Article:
Environment has long been considered to have a direct impact on human behavior. The general sentiment that follows is that, “To change your behavior, you must first change your environment.” To keep employees focused on the work at hand, Arup reshaped their own work environment and dubbed the new way of working as “activity-based working.” “Arup works as a community, regardless of where you are and what you do, and what team you’re in,” says Russell Bunn, regional CAD lead for Arup. “We’re a group that comes in and if someone’s got a question, they ask that question and people proactively seek to help them, without any sort of expectation of return or anything like that.”
Given the culture of information sharing within Arup, a streamlined environment was crucial for the firm’s continued success among the region’s key projects. “Activity-based environment with Arup is very important for us because we work on a really diverse range of projects all across the globe, and, as part of that, we can’t always work from the office,” adds Arup Australia Senior Technician Ben Taylor. “Why that’s really important is that Bluebeam Revu helps us to be able to work from wherever; we don’t need to be face-to-face to effectively communicate with our colleagues, but it’s really critical because we are so big, it helps us to communicate effectively.” Arup Australia Mechanical Building Services Engineer James Cannam agrees. “People are looking for the best space for their employees to work and give them the best experience, and activity-based is really great because it actually enhances collaboration. You come in, you sit in the right environment for the work you want to do on that day, whether you need to sit in a team and work collaboratively or whether you need to focus in a quiet space and write a report. Activity-based is the latest evolution of where commercial offices have gone. It provides real benefits for us as a company.”
Why turn to activity-based working?
With projects like the Sydney Opera House and the Bird’s Nest (Beijing National) Stadium in Beijing, Arup has a long history of completing design-heavy projects that become keynote structures within their respective communities. As technology like Revu has become more available and more suited towards increasing productivity and standardizing processes, having an activity-based approach keeps Arup staff focused on value adds to clients by emphasizing key project aspects and minimizing time spent in document searches or informational scavenger hunts. “We acknowledge the nature of the work that we do, and that having an activity-based workforce is what we need to be able to more effectively complete our projects, and then serve our clients,” declares Russell.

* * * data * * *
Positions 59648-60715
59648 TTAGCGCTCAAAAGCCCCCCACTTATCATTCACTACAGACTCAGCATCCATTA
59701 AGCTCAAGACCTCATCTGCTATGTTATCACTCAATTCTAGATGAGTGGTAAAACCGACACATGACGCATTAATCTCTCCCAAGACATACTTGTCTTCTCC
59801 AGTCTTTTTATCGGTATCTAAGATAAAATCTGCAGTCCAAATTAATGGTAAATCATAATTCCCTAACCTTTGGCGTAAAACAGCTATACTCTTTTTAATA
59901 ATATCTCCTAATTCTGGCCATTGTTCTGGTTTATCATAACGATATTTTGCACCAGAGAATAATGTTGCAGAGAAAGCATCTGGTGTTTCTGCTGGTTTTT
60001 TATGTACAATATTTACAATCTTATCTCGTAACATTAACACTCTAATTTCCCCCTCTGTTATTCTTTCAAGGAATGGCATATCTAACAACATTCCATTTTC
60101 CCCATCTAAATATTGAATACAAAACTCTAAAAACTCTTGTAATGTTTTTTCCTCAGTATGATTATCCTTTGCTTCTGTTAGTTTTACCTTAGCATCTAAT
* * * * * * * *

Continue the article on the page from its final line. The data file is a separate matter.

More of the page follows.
Streamlining the office
The activity-based working approach has benefitted Arup Australia’s office culture as well. “Ultimately, we all work for Arup, whether we’re here in Sydney, or we’re sitting in Los Angeles, or maybe in Poland,” asserts Russell. “It really doesn’t matter. We’re all working for the same company to try and achieve the same thing. In our customised tool chests in Revu, we’ve standardized all our commenting and reporting options so that they can be filtered and selected, and they can be broken down into separate sub-categories as required, across all our major disciplines. The effect that has on our working is that it significantly reduces the amount of time spent collating or sifting through the data that we need to get people to take the next steps and actioning comments from reviews, or to make questions.” This ongoing evolution of activity-based working has already helped Arup become more ecologically savvy as well. “We’ve evolved to the point where we’re now using activity-based working, which is fantastic, says James. “Bluebeam helped us go paperless. We used to have big desks, big A1, A0 drawings sat on your desk you can mark them up. And you can see today, we run the office with a lot less paper. I haven’t got a measurement of what the savings is, but it’s definitely a trend over time. We’ve been using less.”
Redefining the culture of Arup
Activity-based working is also giving Arup a lead on the future. Younger engineers and graduates are already used to working digitally, and in less traditional work environments, making their transition to Arup more feasible. “I think the workplace culture here is something that I really enjoy. Especially as a graduate,” explains recent graduate Henna Chapman. “Activity-based working seems like a direction that a lot of companies are going in, and the whole idea of having a laptop and being able to sit wherever you want is something that kind of just comes naturally to me.” Technology within construction has been a key factor in attracting new talent, and Ben feels that Arup has benefitted by being an innovative company in technology. “Some of the digital transformations that we’ve been pushing have been incredibly helpful in attracting the kind of talent that we want at Arup. People that are hungry for more, that don’t accept the way we’re currently doing things is always the best, and they strive to try something new.”
Results and the future of activity-based working
“Within the state of engineering in Australia, there’s a real skills gap in acknowledging the effectiveness and the importance of updating everyone’s old procedures with digital methods and actually improving and updating what we did do, as well as what we can do now with all the new technologies that are available to us,” suggests Ben. “It’s showing people that the way they’ve done things in the past is not the laurels that they should rest on, and that if you don’t change and adapt with some of these new technologies and options such as Bluebeam Revu, you’re going to fall way behind.”